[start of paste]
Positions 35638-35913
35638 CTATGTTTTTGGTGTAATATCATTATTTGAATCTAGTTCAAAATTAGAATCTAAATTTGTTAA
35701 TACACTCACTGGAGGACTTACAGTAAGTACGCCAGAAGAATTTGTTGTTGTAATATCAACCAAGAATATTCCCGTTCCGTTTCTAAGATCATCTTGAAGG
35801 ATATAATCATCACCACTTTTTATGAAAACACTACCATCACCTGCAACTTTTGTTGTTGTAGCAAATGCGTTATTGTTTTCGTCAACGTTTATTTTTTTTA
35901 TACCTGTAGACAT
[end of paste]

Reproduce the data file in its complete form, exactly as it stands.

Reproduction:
Positions 35638-35913
35638 CTATGTTTTTGGTGTAATATCATTATTTGAATCTAGTTCAAAATTAGAATCTAAATTTGTTAA
35701 TACACTCACTGGAGGACTTACAGTAAGTACGCCAGAAGAATTTGTTGTTGTAATATCAACCAAGAATATTCCCGTTCCGTTTCTAAGATCATCTTGAAGG
35801 ATATAATCATCACCACTTTTTATGAAAACACTACCATCACCTGCAACTTTTGTTGTTGTAGCAAATGCGTTATTGTTTTCGTCAACGTTTATTTTTTTTA
35901 TACCTGTAGACAT